State of Flux

Change is happening. Are you ready?

During their pre-flight airplane safety presentation, flight attendants always instruct you to, in case of an emergency, put on your own oxygen mask before assisting those around you. The point being that it would be difficult to help your fellow passengers if you were to be rendered unconscious due to lack of oxygen.

The example is a somewhat tongue-in-cheek metaphor for this month’s cover story, which focuses on individual change as the ember to spark organizational transformation. In "Change Ability," author Stephen K. Hacker offers a unique viewpoint on what it takes to navigate organizational change in the midst of rapid change—"tsunamis of change," as he calls it.

Hacker advocates coaxing individuals to recognize and improve the power we have as individuals, and then harness that collective spirit for transformational strength.

"Having empowered spirits at work that are collectively focused on creating value-added services and products for the changing world is the new imperative," he wrote.

"Personal and group transformation are concerned with expanding consciousness, first individually and then collectively, to tap the creative potential of spirit and allowing individuals, teams and organizations to be more powerful in fulfilling their purpose."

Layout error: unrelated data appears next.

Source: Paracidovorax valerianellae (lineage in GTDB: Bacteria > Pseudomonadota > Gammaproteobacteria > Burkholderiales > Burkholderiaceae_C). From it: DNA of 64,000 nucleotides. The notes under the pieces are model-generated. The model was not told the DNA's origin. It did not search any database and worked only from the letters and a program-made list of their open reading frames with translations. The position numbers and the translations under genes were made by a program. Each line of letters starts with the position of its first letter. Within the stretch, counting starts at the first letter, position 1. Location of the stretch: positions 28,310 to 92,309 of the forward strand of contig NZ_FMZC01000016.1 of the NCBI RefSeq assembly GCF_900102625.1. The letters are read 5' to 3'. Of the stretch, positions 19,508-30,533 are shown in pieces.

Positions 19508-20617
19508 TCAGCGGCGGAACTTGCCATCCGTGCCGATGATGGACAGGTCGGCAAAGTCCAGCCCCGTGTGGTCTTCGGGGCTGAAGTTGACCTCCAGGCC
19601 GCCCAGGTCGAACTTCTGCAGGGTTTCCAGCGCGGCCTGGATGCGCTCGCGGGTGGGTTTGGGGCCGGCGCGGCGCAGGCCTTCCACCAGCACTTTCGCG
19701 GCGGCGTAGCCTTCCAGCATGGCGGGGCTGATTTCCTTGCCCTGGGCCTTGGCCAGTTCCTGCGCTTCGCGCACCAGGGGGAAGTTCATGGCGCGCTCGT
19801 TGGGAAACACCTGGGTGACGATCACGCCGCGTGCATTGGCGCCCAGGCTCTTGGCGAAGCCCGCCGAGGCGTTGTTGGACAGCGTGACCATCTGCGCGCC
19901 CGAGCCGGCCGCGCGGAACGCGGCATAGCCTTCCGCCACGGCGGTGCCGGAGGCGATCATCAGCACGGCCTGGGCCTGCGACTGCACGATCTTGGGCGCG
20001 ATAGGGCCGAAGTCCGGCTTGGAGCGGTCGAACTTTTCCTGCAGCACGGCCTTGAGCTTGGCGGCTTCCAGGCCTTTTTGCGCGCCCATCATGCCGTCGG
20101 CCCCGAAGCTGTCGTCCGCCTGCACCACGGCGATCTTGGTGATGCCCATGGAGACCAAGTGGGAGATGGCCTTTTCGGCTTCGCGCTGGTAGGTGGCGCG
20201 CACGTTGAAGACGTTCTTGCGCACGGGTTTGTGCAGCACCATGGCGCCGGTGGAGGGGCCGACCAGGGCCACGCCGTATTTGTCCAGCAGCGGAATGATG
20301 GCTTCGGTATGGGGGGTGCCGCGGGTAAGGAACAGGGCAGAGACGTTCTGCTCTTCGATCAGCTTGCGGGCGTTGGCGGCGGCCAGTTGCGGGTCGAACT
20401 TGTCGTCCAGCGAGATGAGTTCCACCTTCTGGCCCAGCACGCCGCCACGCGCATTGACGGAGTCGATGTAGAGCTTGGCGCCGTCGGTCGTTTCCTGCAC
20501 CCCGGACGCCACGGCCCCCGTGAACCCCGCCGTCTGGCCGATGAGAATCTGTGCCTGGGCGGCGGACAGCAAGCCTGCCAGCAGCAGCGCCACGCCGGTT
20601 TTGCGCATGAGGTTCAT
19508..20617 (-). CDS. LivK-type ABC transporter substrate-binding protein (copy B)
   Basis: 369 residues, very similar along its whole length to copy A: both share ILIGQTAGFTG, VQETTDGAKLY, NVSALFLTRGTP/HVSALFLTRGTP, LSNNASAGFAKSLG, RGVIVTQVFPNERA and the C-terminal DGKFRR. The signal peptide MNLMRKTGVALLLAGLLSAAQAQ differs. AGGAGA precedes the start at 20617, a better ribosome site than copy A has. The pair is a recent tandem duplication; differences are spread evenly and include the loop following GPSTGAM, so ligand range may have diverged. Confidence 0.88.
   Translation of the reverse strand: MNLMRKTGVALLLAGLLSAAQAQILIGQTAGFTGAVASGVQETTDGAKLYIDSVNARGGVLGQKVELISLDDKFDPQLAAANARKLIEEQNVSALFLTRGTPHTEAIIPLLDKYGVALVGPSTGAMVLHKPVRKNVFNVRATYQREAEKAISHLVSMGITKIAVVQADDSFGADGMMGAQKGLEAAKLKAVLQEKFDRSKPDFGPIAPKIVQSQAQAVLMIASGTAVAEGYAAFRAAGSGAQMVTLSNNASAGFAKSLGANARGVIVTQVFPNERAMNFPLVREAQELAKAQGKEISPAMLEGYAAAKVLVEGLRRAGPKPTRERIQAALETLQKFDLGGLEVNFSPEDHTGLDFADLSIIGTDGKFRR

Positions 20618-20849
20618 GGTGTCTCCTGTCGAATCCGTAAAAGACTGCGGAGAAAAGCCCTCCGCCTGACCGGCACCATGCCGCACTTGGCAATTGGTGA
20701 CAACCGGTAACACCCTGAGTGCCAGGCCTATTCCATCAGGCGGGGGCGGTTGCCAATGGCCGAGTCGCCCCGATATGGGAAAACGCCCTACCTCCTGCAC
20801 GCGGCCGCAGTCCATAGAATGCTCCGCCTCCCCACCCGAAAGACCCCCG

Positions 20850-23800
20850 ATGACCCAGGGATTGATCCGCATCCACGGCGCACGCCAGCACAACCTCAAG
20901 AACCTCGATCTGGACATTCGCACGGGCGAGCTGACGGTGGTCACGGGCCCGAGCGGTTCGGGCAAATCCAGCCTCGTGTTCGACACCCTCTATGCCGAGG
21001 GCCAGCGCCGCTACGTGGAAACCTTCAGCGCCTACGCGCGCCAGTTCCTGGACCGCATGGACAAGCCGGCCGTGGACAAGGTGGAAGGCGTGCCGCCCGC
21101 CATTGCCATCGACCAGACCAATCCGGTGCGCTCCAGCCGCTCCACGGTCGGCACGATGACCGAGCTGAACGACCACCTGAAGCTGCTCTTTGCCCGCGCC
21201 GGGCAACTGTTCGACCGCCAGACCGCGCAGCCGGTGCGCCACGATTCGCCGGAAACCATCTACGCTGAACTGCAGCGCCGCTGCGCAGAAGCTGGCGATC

The issue theme—change management—continues with "In the Trenches," in which author Anshuman Tiwari reveals a list of potential pitfalls in implementing a change program. By being aware of these important aspects, you’ll ensure you deliver results and excel in your position and career. Tiwari delivers tip after practical tip for making change happen and sustaining it afterward. There are nuggets of advice I guarantee you could put to work today.

In "Follow the Signs," author Brien Palmer explains how a health behavioral change model can be adapted to apply to all organizations, ensuring their health and vitality.

"No great leap of faith is required to see how the behavior-change model can extend beyond medical applications to other areas of change—in particular, change in the workplace and change driven by a quality initiative," he wrote.

And to round out this month’s features, "Rethinking Treatment," details how one hospital used Six Sigma to change the way it treated patients with high blood sugar. "The team increased the percentage of patients in the optimal glycemic range from 67% to 81%. In addition to achieving tighter glycemic control in a larger percentage of patients, the team also lowered the risk for hypoglycemia." Good bloodwork!

Seiche Sanders

Seiche Sanders

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